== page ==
Arizona Child Support Guidelines – Part I. Why were the Guidelines updated?

Arizona Child Support Guidelines – Part I. Why were the Guidelines updated?

Before launching into specifically what was done in the 2022 revisions to Arizona’s Child Support Guidelines, I explored where the changes came from, and why they were made.

The simple “why” answer is that every four years, states are supposed to review and update their Guidelines as necessary. This is federal law, and called the quadrennial review. But a deep dive into the Guidelines gives us a little more information about why they were re-written and where the new stuff came from.

The new Guidelines can be found here

EXECUTIVE SUMMARY.  This is Section I, General Information about the Guidelines (it’s a part of the Guidelines themselves).    The Exec Summary tells us that the economic review of the Guidelines (meaning the basis for all those child support numbers on the tables) comes from an economic update described in a February 23, 2021 Report.  That Report can be found here, if you’re interested. 

The Report (which is not part of the Guidelines, and is 49 pages long) summarizes the needs of the revisions, and those needs and goals are helpful to review:

  • Reorganize the Guidelines to follow the CS Worksheet
  • Restyle them for ease of use
  • Update terminology (i.e. LDM and PT, not custody)
  • Replace “gross income” with “Child Support income”:  a big improvement in my mind, as “gross income” has radically different meanings if you’re an accountant or talking about the IRS
  • Clarify that the Guidelines’ reference to “income” is before any withholding!
  • Add military pay provisions
  • Talk more about overtime income
  • Talk more about underemployment and unemployment
  • Reference that spousal maintenance (alimony) is no longer deductible on taxes
  • Reference Health Savings Accounts (HSAs)
  • Increase Guidelines CS amounts to reflect joint incomes up to $30,000 per month (from $20,000)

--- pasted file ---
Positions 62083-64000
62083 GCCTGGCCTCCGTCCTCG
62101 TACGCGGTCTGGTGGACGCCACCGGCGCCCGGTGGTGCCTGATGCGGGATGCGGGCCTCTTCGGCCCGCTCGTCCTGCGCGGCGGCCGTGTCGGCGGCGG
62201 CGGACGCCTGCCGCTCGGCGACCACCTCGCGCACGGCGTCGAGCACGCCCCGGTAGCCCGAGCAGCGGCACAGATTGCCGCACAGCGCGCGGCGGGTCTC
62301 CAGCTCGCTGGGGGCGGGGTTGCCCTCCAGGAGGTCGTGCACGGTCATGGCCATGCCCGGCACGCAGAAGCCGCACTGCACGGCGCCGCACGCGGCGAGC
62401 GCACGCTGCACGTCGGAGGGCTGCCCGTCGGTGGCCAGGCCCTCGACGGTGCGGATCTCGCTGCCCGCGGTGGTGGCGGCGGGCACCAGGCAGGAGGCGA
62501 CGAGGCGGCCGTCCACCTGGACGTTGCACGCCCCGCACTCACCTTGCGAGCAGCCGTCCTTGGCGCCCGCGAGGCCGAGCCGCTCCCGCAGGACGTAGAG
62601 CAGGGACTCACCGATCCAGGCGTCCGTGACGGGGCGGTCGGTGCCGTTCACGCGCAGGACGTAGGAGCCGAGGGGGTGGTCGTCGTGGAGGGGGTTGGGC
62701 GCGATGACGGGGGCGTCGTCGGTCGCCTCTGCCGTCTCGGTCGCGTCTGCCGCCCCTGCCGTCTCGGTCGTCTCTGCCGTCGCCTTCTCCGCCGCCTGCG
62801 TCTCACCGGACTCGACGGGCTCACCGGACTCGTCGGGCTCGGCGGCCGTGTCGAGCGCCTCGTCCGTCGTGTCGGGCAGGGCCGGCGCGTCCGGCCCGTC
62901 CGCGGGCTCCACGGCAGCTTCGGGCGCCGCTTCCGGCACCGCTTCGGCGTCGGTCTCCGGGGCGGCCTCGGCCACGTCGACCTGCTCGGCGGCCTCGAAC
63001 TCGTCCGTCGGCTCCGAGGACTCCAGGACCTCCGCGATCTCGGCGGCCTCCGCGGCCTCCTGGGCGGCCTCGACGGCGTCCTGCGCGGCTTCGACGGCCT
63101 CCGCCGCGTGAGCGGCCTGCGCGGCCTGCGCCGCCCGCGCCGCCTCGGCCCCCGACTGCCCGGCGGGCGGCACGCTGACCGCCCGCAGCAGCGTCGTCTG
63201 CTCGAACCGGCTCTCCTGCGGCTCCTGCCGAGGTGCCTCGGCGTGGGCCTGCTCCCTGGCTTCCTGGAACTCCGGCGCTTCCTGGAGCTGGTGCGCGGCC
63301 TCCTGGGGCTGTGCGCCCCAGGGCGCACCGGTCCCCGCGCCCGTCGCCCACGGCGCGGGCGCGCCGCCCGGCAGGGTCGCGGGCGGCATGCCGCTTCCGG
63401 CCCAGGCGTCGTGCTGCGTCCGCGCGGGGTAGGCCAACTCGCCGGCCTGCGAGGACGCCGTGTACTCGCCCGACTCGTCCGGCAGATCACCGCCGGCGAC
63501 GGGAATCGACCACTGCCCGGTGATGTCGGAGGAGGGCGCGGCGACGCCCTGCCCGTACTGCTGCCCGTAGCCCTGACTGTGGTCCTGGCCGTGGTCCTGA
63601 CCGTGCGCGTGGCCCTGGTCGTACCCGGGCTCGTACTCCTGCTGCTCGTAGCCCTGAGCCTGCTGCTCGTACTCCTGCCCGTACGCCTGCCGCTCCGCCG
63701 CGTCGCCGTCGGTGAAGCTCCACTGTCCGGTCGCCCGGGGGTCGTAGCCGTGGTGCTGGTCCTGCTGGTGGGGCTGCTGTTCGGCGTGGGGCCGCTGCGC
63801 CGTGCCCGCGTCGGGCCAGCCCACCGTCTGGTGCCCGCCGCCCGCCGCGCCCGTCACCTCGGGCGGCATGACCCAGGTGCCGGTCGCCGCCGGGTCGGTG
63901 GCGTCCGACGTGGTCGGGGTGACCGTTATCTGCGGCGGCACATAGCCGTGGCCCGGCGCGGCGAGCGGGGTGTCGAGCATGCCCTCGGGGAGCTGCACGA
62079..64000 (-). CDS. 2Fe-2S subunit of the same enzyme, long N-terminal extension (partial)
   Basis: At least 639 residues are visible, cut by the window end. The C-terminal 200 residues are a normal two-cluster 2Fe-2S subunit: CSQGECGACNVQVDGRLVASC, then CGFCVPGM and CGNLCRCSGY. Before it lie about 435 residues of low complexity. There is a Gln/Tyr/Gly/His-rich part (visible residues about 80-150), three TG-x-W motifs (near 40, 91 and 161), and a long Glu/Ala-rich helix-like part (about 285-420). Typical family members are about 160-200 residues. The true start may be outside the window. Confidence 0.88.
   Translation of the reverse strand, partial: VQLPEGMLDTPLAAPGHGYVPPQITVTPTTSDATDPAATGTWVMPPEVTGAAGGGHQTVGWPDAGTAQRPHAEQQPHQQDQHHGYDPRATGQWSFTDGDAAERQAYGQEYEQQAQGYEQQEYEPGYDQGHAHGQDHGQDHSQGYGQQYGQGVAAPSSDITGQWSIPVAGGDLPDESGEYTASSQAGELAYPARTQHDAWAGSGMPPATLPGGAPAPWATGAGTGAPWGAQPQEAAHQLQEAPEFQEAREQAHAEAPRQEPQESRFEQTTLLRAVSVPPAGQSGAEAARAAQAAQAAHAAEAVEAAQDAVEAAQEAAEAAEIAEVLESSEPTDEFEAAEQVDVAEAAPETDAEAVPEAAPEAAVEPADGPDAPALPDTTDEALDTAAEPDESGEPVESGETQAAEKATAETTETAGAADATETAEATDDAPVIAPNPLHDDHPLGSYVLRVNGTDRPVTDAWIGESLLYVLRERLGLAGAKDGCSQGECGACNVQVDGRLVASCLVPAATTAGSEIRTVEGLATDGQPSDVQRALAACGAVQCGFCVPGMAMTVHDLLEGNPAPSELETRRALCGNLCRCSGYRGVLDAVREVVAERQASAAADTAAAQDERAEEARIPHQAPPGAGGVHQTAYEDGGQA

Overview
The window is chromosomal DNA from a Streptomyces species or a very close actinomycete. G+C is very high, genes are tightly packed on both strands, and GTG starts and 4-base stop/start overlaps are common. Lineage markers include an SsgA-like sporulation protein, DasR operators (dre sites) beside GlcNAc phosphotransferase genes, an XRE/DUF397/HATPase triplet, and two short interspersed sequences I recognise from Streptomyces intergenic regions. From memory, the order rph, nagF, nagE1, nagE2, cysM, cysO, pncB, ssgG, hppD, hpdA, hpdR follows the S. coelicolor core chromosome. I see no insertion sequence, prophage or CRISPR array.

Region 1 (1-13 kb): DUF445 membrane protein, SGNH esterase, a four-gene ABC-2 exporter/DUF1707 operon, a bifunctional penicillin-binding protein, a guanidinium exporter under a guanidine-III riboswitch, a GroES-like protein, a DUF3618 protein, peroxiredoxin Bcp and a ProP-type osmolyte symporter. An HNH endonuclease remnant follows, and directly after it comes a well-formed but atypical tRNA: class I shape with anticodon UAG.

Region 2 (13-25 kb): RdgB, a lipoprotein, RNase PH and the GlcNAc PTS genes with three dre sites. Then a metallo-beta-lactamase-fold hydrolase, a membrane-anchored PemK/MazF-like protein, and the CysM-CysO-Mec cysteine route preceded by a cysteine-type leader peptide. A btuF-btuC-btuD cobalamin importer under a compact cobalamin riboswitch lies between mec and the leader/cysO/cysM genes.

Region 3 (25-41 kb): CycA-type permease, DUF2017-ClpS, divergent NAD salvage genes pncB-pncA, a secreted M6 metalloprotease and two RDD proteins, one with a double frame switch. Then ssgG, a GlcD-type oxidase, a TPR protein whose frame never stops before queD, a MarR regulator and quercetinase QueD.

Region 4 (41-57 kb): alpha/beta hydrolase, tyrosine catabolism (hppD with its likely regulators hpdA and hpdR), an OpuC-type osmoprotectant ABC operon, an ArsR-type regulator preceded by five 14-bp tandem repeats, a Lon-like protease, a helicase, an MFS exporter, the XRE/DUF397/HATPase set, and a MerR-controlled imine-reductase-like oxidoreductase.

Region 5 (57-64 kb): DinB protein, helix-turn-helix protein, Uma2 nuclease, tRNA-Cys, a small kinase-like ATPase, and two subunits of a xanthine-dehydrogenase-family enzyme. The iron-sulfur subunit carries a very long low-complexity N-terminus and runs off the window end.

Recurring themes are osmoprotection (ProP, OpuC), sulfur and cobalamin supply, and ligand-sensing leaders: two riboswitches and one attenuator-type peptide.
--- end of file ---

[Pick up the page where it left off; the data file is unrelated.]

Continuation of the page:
• Eliminate adjustments for child and dependent care tax credits
  • Reference use of a new spouse’s medical policy for coverage
  • Add examples about how to calculate what it costs to cover a child with medical insurance (a very frequent mistake done by self-representeds and attorneys)
  • More identification of what is a child care cost
  • More reference to extraordinary child costs
  • Elimination of Parenting Time Table B (did anyone EVER use that?) and define “essentially equal parenting time” as when both parents have at least 164 days of PT
  • More examples of what is a deviation from the CS amount – and what isn’t
  • Better definition of unreimbursed/ uninsured medical expenses
  • Updated reference to child tax-related benefits
  • New discussion of  Title IV-D program and CS assigned to the State

The Report also addresses that several Federal laws, including the ACA and the Tax Cuts and Jobs Act (TCJA, 2017) affect certain Guidelines provisions.

What this set of revisions did NOT attempt to cover:

  1. Federal tax exemptions.    This issue is in flux with the federal government and the ACA and will be addressed if federal changes occur.
  2. Non-continuing or non-recurring income.   Section II(A)(1(d) states:   “The court has discretion to consider whether non-continuing or non-recurring income is considered income for purposes of calculating child support.  The court also has discretion to average fluctuating income over periods exceeding 1 year.”   The Guidelines did not attempt to mandate how the court should treat that income, leaving it to a case-by-case basis and discretion.   Regarding overtime income, New section II(A)(3) expands on how overtime income can be treated.  
  3. Insufficient funds for multiple CS orders.  

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